My Dancing Friend Across The Pond just visited the Captain and I for a lovely 12 days!
She Arrived on the 20th of September and flew off to London on the afternoon of the 1st of October!
I am sure if she is reading this post….she will assume I will be discussing dancing….particularly salsa dancing!
However, I will be talking about canning salsa rather than dancing the salsa!
Most people assume “canning” veggies and fruits are difficult, when actually…they are relatively easy!
One just needs to have the equipment at the ready….
- a large pot (at least 7 1/2 inches tall and about 9 1/2 inches in diameter)…a stock pot works nicely.
- a saucepan for simmering the lids and rings
- measuring cups and mixing bowls!
- Fresh ingredients specific to the recipe
I happen to have an old enamel canning pot that I have had for over 40 years and I use that to sterilize my jars and process my recipe, but any large pot will work.
The first thing to do is to wash the jars, lids and bands (rings) in hot soapy water being sure to rinse well.
The next thing I do is keep my jars warm until I am ready to fill them with my ingredients, by heating them in a pot of simmering water. (or you can heat them in your heated dishwasher)
I fill the “canner” with enough hot water to cover my jars with at least 1 inch of water and I heat to a simmer (180 degrees)
Next, I prepare my recipe…in this case, the salsa….by chopping the veggies and simmering for about 10 minutes!
I blanch the tomatoes first, then plunge into ice water, and then I peel the tomatoes… and this is easy to do if you score the bottom of the tomatoes before blanching in hot water….
Plunging the hot tomatoes in ice water or a cold water bath make them easier to peel…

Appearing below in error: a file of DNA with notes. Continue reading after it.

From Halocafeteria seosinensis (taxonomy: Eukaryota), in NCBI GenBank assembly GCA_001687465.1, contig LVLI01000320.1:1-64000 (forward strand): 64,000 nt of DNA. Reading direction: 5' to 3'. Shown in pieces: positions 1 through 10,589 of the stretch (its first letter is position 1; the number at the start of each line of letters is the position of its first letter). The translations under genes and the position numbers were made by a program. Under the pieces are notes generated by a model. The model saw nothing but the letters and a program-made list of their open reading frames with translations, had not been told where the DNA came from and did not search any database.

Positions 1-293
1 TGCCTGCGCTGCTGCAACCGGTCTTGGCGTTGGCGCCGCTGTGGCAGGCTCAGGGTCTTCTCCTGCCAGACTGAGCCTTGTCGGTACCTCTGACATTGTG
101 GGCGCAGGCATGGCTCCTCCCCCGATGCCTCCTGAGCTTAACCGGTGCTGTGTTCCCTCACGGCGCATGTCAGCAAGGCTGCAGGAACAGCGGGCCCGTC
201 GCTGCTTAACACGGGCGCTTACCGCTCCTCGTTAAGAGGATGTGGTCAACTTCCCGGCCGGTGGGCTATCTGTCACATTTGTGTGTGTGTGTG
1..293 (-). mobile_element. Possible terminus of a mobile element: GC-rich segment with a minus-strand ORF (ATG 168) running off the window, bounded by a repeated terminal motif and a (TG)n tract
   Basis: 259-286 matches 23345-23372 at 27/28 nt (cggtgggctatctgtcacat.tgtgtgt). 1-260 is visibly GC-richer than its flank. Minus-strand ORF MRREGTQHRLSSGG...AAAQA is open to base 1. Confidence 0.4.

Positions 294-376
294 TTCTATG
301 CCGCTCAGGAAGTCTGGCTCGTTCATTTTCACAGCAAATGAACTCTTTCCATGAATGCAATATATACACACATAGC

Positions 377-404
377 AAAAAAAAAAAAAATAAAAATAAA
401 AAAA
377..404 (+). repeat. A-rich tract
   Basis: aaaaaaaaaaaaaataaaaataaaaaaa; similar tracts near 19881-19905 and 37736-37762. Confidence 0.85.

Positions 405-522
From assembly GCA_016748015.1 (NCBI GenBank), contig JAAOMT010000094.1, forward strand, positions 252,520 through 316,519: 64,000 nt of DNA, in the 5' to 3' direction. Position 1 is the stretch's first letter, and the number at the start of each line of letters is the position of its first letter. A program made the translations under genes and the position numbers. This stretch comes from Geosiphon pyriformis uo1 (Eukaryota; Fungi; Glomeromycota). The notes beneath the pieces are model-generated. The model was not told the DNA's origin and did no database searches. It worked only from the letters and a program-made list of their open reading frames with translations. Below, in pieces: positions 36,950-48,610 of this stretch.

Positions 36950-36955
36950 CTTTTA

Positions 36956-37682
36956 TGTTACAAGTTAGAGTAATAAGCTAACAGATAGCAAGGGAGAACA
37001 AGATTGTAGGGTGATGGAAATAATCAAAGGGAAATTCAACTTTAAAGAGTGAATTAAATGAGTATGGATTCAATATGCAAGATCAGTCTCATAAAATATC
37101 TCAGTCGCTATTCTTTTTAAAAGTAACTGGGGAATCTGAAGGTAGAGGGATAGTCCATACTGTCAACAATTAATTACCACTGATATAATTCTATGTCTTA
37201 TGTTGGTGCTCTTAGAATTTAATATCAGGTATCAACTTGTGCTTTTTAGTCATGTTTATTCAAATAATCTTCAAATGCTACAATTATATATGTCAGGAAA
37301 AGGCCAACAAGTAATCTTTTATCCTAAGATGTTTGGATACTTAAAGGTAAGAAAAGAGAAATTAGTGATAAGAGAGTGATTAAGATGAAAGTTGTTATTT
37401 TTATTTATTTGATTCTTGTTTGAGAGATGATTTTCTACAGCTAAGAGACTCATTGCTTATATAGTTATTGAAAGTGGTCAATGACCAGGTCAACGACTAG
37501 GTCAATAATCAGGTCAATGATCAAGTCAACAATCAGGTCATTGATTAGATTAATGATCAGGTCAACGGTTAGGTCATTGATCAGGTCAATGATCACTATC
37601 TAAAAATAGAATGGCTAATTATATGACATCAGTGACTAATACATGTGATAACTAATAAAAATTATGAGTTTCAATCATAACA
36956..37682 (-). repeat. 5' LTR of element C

Much easier to peel, the skins just need a gentle nudging…;). I seed the tomatoes, but not completely…your choice. The same with the hot peppers! (The seeds are the “hot source” of the jalapenos, etc.)
Oh, and please remember when working with ingredients that have a lot of acidity…use glass or stainless steel. If you use anything aluminum, the acid will “pit” your pan.
Chop the tomatoes, onions, hot peppers, bell peppers. and garlic and heat all the ingredients on the stove top for about 10 minutes, stirring frequently.
I like to have my salsa chunky, so the “chunks” are never uniform in size….just a matter of preference…could be a little laziness thrown in there too!! 😉
I then ladle the hot salsa into the jars, leaving about 1/2 inch of headspace….(this allows for expansion)
and then I use a slim non-metallic spatula to remove any air bubbles. (in this batch of salsa, I happen to grab my VitaMix spatula, but any will do)
The next step is to wipe the rims of the jars to remove any spills…(note the Royal Blue nail polish….that is my support of my sports team) ;0
I use a magnetic lid lifter to remove the lids from the saucepan in the simmering water and then center the lid on the jar and screw the band (ring) until tight….but not too tight…the technical term is “finger tight”.
Place the filled, sealed and ringed jars into the water bath (called processing) and allow to boil (process) for about 20 minutes. (cover the canner with a lid)